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OBS Marks 14 Years as Olympic Host Broadcaster

A new era of Olympic Games coverage started 14 years ago, when Olympic Broadcasting Services (OBS) first served as the sole host broadcaster at the Olympic Winter Games Vancouver 2010. Prior to these Games, the host broadcasting duties and costs were the responsibility of the local Organising Committee, and the entire host broadcast organisation had to be created from scratch for each Games.

It was due to this fact that the IOC recognised the need to establish a permanent host broadcast organisation to ensure that the highest standards of production quality were upheld across all Games and to ensure that emphasis was placed on improving overall broadcasting services and efficiencies. Further, this new structure would reduce the financial burden and sourcing of expert personnel that was previously placed on the OCOG. Upon the creation of OBS, the IOC appointed broadcasting pioneer Manolo Romero as its CEO, and under his leadership, the fundamentals of what would become an industry-leading broadcast organisation were formed.

Since 2010, broadcast coverage of the Games has evolved almost beyond all recognition, with OBS continually introducing cutting-edge technology and workflow processes to improve efficiency, reduce costs, increase sustainability, and enrich the viewing experience for Olympic fans around the world.

More Coverage Than Ever Before

OBS produced approximately 2700 hours of coverage in the Canadian host city that was distributed globally to the IOC’s Media Rights-Holders (MRHs). This represented a significant increase over the 1000 hours that had been produced just four years earlier for the Olympic Winter Games Torino 2006.

By the Olympic Winter Games Beijing 2022, OBS’s host broadcast coverage had evolved to produce more than 6,000 hours. This increase has offered broadcast partners around the world greater programming opportunities in more sports, enabling them to deliver more customised and diverse Olympic coverage to their audiences.

For Vancouver 2010, in addition to producing more coverage, OBS ensured its output remained at the forefront in terms of innovations and technology. This included offering a fully high-definition broadcast of a Winter Games for the first time, while also embracing digital coverage, which resulted in 300 million video views and a digital reach of 130 million people. By Beijing 2022, the exponential growth in popularity of digital platforms enabled more than 2.01 billion unique viewers to watch the Olympic Winter Games on linear TV and digital platforms.

Greater Efficiencies

OBS’s Games-time operations have also developed considerably over the last 14 years. During Vancouver 2010, three separate recordings were created for all content – directly onto a video server in digital format, onto videotape and also onto DVD. Today, OBS has transitioned to fully digital workflows, eliminating the need for physical media support, and improving the global availability of content, making Olympic coverage immediately accessible to the Media Rights-Holders.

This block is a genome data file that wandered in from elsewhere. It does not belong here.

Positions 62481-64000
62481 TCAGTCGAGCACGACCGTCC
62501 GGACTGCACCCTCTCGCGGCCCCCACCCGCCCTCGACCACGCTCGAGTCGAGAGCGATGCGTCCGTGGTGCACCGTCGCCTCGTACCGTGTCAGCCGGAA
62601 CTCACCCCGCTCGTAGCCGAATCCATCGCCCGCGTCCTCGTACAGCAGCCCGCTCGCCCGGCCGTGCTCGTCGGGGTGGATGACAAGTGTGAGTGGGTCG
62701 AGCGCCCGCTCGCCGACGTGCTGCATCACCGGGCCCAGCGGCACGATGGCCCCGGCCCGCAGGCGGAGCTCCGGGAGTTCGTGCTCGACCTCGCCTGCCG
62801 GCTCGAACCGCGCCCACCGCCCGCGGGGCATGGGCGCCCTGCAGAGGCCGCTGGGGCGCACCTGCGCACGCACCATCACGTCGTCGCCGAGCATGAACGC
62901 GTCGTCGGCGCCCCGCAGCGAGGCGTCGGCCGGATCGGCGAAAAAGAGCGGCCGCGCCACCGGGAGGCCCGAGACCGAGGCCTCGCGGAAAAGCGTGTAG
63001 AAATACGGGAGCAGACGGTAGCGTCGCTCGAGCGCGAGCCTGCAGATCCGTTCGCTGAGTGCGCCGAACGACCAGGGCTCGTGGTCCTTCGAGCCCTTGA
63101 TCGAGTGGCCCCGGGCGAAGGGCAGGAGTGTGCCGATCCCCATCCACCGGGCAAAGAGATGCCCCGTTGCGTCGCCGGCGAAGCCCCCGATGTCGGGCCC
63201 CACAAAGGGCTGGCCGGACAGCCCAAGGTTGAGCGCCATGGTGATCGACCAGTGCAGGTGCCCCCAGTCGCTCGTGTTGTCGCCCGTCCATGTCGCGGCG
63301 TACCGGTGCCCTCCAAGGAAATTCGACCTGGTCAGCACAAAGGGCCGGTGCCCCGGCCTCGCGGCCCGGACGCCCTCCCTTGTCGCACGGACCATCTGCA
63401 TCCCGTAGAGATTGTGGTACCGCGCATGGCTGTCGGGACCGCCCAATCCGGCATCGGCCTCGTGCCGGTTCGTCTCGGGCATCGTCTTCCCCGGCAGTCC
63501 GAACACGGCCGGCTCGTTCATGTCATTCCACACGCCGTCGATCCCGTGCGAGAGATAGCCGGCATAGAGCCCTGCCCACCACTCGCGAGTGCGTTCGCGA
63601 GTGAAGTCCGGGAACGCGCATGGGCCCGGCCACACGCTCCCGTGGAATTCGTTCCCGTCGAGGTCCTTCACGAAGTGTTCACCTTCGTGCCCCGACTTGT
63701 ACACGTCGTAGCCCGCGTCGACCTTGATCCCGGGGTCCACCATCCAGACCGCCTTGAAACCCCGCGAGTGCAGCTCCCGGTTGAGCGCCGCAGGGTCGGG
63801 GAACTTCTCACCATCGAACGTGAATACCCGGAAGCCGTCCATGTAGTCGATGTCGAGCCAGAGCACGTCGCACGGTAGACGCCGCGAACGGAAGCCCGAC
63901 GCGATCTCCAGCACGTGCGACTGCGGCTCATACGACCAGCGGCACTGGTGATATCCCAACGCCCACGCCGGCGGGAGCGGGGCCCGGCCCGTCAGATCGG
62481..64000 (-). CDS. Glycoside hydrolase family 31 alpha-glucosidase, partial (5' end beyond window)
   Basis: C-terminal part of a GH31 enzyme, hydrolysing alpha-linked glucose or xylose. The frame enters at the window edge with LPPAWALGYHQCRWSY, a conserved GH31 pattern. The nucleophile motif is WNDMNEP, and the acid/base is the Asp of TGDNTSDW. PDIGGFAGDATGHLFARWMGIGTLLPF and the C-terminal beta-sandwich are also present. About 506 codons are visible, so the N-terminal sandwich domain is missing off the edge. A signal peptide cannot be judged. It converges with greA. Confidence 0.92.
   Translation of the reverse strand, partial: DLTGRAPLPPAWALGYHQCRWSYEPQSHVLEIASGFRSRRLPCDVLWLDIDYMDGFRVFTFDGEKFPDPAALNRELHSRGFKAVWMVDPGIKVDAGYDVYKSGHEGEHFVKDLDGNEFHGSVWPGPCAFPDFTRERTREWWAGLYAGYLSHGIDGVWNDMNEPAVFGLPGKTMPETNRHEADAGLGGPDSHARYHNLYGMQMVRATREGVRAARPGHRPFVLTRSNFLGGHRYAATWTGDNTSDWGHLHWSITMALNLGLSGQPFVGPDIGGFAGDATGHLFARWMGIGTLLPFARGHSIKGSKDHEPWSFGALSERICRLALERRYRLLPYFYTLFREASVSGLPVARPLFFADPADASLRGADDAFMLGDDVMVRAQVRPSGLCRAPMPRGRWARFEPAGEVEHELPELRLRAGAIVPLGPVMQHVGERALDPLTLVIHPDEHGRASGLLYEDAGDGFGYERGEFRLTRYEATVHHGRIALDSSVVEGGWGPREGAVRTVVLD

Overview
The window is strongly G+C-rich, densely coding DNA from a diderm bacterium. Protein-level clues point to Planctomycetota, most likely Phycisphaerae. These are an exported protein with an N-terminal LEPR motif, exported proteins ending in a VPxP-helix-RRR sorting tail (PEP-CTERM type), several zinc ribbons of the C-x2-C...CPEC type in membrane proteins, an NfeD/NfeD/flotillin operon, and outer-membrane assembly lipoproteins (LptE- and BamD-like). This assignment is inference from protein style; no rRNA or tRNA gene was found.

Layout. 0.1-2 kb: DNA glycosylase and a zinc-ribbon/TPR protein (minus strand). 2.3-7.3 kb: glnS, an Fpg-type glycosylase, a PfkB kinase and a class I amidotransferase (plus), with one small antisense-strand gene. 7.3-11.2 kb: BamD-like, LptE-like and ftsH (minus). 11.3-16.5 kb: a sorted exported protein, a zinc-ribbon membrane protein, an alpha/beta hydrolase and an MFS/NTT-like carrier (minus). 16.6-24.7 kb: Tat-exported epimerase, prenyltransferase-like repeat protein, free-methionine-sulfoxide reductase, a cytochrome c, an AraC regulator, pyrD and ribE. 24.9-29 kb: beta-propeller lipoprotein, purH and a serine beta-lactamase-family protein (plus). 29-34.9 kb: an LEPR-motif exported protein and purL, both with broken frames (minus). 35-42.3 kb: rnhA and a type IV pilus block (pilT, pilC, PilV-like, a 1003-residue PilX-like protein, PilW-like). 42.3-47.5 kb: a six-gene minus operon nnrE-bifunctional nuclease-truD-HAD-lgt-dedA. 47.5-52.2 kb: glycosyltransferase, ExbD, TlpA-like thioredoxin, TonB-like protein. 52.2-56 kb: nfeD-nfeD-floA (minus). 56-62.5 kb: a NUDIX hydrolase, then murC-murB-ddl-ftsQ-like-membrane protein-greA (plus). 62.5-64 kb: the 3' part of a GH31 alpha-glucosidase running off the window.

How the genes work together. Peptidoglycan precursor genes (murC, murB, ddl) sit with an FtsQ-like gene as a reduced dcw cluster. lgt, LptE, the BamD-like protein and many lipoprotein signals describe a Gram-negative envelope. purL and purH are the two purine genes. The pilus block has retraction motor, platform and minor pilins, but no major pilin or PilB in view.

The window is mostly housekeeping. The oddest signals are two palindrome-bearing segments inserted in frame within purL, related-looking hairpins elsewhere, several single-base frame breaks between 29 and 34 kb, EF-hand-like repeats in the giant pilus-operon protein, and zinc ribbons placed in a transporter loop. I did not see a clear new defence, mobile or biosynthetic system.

In addition, Vancouver 2010 saw printed news bulletins being hand-delivered to MRH offices in the International Broadcast Centre, while pigeonholes located close to the information counter contained printed copies of the daily competition start lists and results. All of these processes are now digitised to improve efficiency and make workflows more sustainable.

“The Forefront of Broadcasting Innovation”

OBS CEO Yiannis Exarchos.

Reflecting on the evolution of Olympic broadcast coverage over the last 14 years, Yiannis Exarchos, CEO of OBS, highlighted the transformative journey OBS has embarked on, as it aims to bring fans closer to the action, emotions and stories of the world’s best athletes, while setting new standards for live sports broadcasting.

“Manolo Romero revolutionised the way large sporting events are delivered to the world and created the model upon which all future host broadcast organisations would be built,” he explained.

Since OBS’s conception, we’ve been at the forefront of broadcasting innovation, transforming how billions of viewers around the globe experience the Olympic Games.

“From pioneering high-definition broadcasting at Vancouver 2010 to harnessing the power of cloud technologies and ultra-high definition, plus high dynamic range, for Tokyo 2020 and Beijing 2022, our journey has been marked by a relentless pursuit of excellence. As we look ahead, our commitment to sustainability, technological innovation, and storytelling excellence remains unwavering,” added Exarchos.

A Glimpse of the Future

Looking ahead, OBS is currently preparing to bring the magic of Paris 2024 to fans’ screens in a way that has never been seen before at the Olympic Games. With more coverage than ever before and innovative technologies being used, the stage is set for spectacular Games in Paris that will redefine how viewers experience this global event.

This will include cinematic lenses with a shallow depth of field to draw viewers into the action, dynamic, data-driven graphics to display athletes’ performances in minute detail, and a multitude of camera angles to immerse fans in their favourite sports.

During the recent Winter Youth Olympic Games Gangwon 2024, OBS also trialled artificial intelligence (AI) automation to create further efficiencies across production and editing workflows. This included the generation of OBS automatic highlights, in collaboration with Intel, and OBS generative assisted editing. AI live production technology was also tested during the ice hockey events.

OBS will build upon this knowledge and expertise to deliver the most efficient, sustainable and technologically-advanced coverage of the Olympic Games Paris 2024.

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